News
News Home
Quick Bites
Exploradio
News Archive
News Channel
Special Features
NPR
nowplaying
On AirNewsClassical
Loading...
  
School Closings
WKSU Support
Funding for WKSU is made possible in part through support from the following businesses and organizations.

NOCHE

Knight Foundation

The Holden Arboretum


For more information on how your company or organization can support WKSU, download the WKSU Media Kit.

(WKSU Media Kit PDF icon )


Donate Your Vehicle to WKSU

Programs Schedule Make A Pledge Member BenefitsFAQ/HelpContact Us
Ohio


Census study: More young voters sat out 2012, but Ohio did better
Trend had been upward for 2004 and 2008
by WKSU's M.L. SCHULTZE


Web Editor
M.L. Schultze
 
Young people started to turn out in greater numbers in 2004 and 2008, but reversed that in 2012.
Download (WKSU Only)
In The Region:

In every presidential election since 1964, young people have voted at a lesser rate than any other group of voters. And an uptick in young voting in 2004 and 2008 headed back down in 2012. But, as WKSU’s M.L. Schultze reports, a new study from the Census Bureau says young voters in Ohio were a bit of an exception.

LISTEN: Ohio's young voters

Other options:
Windows Media / MP3 Download (1:12)


Thom File is a sociologist at the U.S. Census Bureau with a deep interest in voting patterns. And he’s been working on a series of snapshots on presidential-election turnout.

His latest report shows, nationally, just 45 percent of 18-to-29-year-old voters showed up in the 2012 election. And the younger the voter, the less likely to vote. Break that down to 18-24 year olds? Just 38 percent voted -- down from 44 percent in 2008. And he says the intriguing thing is reverses a slight upward trend that started the election before that – 2004.

Here's a link to the complete Census report on young voters. 

File says the under-representation of the youngest voters happened in every state without exception. Still, “there were states, and Ohio was among them, where young people voted at relatively high rates compared to young people nationally. So, at the very least it suggests the magnitude of low voting among young adults can vary depending on where you live. And again, Ohio was a state where young people were more engaged.”

That engagement translated into just over half the Ohio voters age 18-29 casting ballots. Still, that contrasts with two thirds of the rest of the Ohio.

Add Your Comment
Name:

Location:

E-mail: (not published, only used to contact you about your comment)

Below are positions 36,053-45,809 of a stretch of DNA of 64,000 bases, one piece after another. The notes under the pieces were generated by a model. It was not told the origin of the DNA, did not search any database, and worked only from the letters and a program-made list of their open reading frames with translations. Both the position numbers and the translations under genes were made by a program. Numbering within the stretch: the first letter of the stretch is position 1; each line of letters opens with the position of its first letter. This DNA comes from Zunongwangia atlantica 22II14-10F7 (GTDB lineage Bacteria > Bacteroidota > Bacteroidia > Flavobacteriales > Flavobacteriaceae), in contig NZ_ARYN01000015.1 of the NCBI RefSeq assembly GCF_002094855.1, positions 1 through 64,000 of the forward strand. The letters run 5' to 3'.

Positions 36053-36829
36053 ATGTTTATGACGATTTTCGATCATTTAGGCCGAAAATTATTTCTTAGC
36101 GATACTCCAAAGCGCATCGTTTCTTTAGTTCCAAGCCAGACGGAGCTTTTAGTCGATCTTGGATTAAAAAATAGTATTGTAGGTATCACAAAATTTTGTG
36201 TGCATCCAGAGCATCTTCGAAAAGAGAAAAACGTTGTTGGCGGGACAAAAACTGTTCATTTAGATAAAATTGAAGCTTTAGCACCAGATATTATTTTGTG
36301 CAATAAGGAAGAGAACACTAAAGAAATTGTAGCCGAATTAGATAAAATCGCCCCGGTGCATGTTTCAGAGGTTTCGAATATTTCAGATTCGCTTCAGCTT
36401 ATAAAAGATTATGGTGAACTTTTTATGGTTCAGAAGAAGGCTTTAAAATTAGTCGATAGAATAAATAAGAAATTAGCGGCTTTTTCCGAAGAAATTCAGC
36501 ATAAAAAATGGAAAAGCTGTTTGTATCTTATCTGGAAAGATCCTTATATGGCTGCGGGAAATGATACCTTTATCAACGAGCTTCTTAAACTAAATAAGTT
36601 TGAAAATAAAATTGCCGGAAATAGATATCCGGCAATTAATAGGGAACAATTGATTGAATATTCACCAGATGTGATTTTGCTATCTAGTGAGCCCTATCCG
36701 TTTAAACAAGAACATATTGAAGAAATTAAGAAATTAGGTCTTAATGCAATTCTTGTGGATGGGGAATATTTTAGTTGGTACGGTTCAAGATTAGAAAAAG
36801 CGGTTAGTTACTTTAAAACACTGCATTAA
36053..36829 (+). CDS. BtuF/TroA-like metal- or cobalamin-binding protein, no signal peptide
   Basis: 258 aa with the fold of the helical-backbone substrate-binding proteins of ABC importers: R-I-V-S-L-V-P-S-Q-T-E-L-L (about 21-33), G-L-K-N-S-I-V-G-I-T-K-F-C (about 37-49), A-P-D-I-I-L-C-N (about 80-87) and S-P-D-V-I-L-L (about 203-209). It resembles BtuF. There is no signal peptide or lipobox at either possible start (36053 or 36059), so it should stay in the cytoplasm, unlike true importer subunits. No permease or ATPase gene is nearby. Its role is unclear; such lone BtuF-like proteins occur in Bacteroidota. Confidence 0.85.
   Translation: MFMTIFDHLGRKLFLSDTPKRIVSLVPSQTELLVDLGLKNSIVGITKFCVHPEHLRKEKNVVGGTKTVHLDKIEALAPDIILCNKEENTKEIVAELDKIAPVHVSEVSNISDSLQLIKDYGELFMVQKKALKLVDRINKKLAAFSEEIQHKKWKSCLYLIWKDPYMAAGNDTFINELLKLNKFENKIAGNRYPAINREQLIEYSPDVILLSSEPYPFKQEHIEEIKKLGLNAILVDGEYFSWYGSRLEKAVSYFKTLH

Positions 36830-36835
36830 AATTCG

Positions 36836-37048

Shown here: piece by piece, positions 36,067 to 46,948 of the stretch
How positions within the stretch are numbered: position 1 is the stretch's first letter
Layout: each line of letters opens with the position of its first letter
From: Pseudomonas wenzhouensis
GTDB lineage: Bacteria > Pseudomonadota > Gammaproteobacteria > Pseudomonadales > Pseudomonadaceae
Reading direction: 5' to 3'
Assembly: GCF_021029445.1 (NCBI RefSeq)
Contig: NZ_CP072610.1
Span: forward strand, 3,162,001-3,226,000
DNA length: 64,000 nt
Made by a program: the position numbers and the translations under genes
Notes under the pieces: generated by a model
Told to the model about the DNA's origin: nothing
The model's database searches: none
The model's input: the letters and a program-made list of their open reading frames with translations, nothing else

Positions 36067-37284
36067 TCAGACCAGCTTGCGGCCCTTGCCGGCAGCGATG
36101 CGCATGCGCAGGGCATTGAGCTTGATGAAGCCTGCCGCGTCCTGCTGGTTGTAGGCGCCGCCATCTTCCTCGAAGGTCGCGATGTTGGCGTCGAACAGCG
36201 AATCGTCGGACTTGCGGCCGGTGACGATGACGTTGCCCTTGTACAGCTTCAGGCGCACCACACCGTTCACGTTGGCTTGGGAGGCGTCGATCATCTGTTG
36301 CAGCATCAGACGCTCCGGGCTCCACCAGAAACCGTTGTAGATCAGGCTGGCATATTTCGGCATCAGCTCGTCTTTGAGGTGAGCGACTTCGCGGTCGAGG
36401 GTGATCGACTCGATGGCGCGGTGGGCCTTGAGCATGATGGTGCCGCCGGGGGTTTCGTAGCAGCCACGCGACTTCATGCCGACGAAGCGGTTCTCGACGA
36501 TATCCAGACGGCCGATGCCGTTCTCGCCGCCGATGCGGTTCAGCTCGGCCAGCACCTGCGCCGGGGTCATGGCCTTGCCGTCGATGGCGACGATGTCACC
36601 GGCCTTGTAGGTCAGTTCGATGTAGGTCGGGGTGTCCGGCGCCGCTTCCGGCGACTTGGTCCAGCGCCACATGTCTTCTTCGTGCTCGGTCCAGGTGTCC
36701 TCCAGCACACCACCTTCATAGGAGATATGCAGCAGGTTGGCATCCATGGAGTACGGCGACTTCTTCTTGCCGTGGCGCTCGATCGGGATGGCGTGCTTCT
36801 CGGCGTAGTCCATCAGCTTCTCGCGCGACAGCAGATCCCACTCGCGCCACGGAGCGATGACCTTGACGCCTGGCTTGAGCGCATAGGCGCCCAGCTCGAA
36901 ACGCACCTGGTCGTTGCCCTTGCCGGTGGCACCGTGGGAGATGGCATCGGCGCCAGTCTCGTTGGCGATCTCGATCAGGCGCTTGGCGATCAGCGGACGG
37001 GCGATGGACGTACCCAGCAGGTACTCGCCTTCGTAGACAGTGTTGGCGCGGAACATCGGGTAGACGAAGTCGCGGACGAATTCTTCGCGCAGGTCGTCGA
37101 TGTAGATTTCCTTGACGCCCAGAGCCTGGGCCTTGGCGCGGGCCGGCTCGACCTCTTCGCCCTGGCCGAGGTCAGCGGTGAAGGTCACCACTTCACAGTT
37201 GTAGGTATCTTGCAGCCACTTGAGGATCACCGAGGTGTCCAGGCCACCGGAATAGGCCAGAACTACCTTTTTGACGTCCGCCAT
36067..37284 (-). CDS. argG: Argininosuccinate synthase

Comments:




 
Page Options

Print this page

E-Mail this page / Send mp3

Share on Facebook




Stories with Recent Comments

An amendment to an Ohio agriculture bill may kill whole bill
I hope the Gov. sticks to his veto, Att takes more out of this state than it puts in.

From warehouse to writer: Terry Pluto's Thanksgiving thank you
Dear Terry: On my 8th cup of coffee trying to get Thanksgiving "Brunch" done ahead of time because I work nights. However, I just had to stop to contact yo...

The first big private gift comes in for the pro football HOF project
The HOF has needed a shot in the arm for many years and this project will go a long way to getting the attraction the attention it deserves (next: upgrad...

Environmental study nears completion in East Liverpool
Twenty years ago my twin sister and I protested the building and operation of the WTI facility citing several studies that indicated the risk of cancer due to ...

HOF's Canton expansion could take an island and make it a village
I live in the block from Broad St to the Hall of Fame and will be impacted by the expansion. I am in the process of selling my home and planned to long before i...

Cleveland redeploys police to replace rejected red-light traffic cameras
Periodic rotational enforcement without warning does NOT change behavior and the city officials know that. This is the basis of all officer-run enforcement trap...

New enrollment period offers more insurance options
The removal of federal funding for healthcare CO-OPs may limit the growth of the CO-OP movement. http://www.healthcaretownhall.com/?p=6381

The family of Boardman vet killed in Vietnam receives his medals
My name is Mike Eisenbraun. I am Larry's brother. I was 14 years old when Larry was killed in Vietnam. He has been gone for 46 years but it seems like yester...

Cleveland seniors are creating new wealth -- and facing new challenges
Why is anyone surprised that we people over 65 are not retiring? If you have been paying attention, defined company funded pensions were phasing out in the eigh...

Copyright © 2014 WKSU Public Radio, All Rights Reserved.

 
In Partnership With:

NPR PRI Kent State University

listen in windows media format listen in realplayer format Car Talk Hosts: Tom & Ray Magliozzi Fresh Air Host: Terry Gross A Service of Kent State University 89.7 WKSU | NPR.Classical.Other smart stuff. NPR Senior Correspondent: Noah Adams Living on Earth Host: Steve Curwood 89.7 WKSU | NPR.Classical.Other smart stuff. A Service of Kent State University